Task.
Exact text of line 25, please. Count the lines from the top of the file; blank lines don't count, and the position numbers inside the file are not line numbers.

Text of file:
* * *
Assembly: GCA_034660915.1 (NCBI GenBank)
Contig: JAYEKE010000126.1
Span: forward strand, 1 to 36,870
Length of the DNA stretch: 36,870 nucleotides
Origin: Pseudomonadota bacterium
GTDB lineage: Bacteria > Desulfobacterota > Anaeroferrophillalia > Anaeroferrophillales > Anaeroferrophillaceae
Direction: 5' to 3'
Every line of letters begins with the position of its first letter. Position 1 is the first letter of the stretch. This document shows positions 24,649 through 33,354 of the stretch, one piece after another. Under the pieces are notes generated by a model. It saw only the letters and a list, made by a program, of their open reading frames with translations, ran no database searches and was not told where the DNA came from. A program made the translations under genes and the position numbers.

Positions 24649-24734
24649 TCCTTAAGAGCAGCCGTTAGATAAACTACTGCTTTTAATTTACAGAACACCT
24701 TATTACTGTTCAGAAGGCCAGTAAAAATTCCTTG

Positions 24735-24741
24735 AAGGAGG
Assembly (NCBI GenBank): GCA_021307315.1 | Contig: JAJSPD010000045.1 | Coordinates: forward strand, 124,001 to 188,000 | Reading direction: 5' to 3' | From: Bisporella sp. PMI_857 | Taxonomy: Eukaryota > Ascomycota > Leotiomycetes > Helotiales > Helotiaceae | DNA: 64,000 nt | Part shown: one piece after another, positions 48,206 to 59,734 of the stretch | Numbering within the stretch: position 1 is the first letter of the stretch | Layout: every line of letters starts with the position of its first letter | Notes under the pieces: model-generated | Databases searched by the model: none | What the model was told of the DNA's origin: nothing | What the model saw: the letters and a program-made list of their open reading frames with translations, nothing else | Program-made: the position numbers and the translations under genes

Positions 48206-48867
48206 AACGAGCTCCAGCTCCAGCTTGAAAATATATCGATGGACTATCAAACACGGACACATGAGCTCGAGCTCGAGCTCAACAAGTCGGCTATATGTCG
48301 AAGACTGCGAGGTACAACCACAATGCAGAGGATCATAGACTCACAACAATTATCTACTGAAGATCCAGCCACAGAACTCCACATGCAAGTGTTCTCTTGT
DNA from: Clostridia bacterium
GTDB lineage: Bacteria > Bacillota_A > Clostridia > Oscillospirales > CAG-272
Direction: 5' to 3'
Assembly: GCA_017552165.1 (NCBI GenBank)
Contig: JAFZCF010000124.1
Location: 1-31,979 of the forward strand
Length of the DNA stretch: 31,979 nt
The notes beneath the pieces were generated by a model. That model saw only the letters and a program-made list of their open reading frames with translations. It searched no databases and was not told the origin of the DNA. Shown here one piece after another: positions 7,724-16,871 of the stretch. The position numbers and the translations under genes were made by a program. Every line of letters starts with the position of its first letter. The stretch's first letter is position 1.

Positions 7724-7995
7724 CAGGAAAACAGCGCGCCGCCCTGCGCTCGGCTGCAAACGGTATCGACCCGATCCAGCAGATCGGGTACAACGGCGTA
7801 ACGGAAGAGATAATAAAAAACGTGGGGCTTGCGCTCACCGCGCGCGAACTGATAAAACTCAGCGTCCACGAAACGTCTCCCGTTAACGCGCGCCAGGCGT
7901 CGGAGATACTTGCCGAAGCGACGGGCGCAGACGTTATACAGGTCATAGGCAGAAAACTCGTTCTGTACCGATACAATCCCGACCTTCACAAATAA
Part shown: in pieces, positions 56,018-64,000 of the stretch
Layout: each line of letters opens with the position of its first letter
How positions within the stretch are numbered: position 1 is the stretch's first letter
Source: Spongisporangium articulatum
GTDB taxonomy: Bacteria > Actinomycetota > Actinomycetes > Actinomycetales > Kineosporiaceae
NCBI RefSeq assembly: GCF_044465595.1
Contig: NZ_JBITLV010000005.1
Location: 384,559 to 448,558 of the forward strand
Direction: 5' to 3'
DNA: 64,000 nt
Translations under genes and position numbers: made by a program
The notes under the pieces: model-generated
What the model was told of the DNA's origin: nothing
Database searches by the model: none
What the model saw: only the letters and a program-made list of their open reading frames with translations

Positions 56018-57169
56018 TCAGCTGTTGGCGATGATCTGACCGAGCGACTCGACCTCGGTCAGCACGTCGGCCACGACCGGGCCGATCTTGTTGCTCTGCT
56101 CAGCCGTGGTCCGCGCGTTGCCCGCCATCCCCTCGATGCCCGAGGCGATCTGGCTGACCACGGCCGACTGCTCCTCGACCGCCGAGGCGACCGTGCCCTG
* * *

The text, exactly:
The notes beneath the pieces were generated by a model. That model saw only the letters and a program-made list of their open reading frames with translations. It searched no databases and was not told the origin of the DNA. Shown here one piece after another: positions 7,724-16,871 of the stretch. The position numbers and the translations under genes were made by a program. Every line of letters starts with the position of its first letter. The stretch's first letter is position 1.